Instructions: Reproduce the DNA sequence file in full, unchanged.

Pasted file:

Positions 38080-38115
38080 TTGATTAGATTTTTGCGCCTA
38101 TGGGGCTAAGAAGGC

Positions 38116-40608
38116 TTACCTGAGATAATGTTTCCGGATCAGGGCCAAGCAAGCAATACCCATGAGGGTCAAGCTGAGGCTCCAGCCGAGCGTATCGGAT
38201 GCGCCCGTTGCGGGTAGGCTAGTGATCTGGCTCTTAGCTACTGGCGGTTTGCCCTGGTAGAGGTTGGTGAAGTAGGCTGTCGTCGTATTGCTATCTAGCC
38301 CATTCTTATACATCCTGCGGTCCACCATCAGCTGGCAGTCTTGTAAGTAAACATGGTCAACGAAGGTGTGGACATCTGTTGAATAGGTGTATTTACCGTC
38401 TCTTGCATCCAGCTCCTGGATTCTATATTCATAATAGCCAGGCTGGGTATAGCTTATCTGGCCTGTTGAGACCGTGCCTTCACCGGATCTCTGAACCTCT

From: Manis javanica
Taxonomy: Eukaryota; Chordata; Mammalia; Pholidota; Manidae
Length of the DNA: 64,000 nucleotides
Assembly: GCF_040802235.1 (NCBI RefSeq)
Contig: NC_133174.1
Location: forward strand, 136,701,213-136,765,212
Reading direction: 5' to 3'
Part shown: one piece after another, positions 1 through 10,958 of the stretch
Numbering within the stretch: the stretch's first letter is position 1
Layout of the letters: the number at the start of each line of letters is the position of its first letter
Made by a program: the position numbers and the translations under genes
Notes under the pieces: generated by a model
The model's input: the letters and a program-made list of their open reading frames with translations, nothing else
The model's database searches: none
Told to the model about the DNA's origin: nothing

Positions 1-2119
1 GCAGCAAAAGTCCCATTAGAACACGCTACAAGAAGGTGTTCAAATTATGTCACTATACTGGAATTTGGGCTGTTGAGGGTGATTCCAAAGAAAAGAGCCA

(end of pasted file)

Positions 38080-38115
38080 TTGATTAGATTTTTGCGCCTA
38101 TGGGGCTAAGAAGGC

Positions 38116-40608
38116 TTACCTGAGATAATGTTTCCGGATCAGGGCCAAGCAAGCAATACCCATGAGGGTCAAGCTGAGGCTCCAGCCGAGCGTATCGGAT
38201 GCGCCCGTTGCGGGTAGGCTAGTGATCTGGCTCTTAGCTACTGGCGGTTTGCCCTGGTAGAGGTTGGTGAAGTAGGCTGTCGTCGTATTGCTATCTAGCC
38301 CATTCTTATACATCCTGCGGTCCACCATCAGCTGGCAGTCTTGTAAGTAAACATGGTCAACGAAGGTGTGGACATCTGTTGAATAGGTGTATTTACCGTC
38401 TCTTGCATCCAGCTCCTGGATTCTATATTCATAATAGCCAGGCTGGGTATAGCTTATCTGGCCTGTTGAGACCGTGCCTTCACCGGATCTCTGAACCTCT

From: Manis javanica
Taxonomy: Eukaryota; Chordata; Mammalia; Pholidota; Manidae
Length of the DNA: 64,000 nucleotides
Assembly: GCF_040802235.1 (NCBI RefSeq)
Contig: NC_133174.1
Location: forward strand, 136,701,213-136,765,212
Reading direction: 5' to 3'
Part shown: one piece after another, positions 1 through 10,958 of the stretch
Numbering within the stretch: the stretch's first letter is position 1
Layout of the letters: the number at the start of each line of letters is the position of its first letter
Made by a program: the position numbers and the translations under genes
Notes under the pieces: generated by a model
The model's input: the letters and a program-made list of their open reading frames with translations, nothing else
The model's database searches: none
Told to the model about the DNA's origin: nothing

Positions 1-2119
1 GCAGCAAAAGTCCCATTAGAACACGCTACAAGAAGGTGTTCAAATTATGTCACTATACTGGAATTTGGGCTGTTGAGGGTGATTCCAAAGAAAAGAGCCA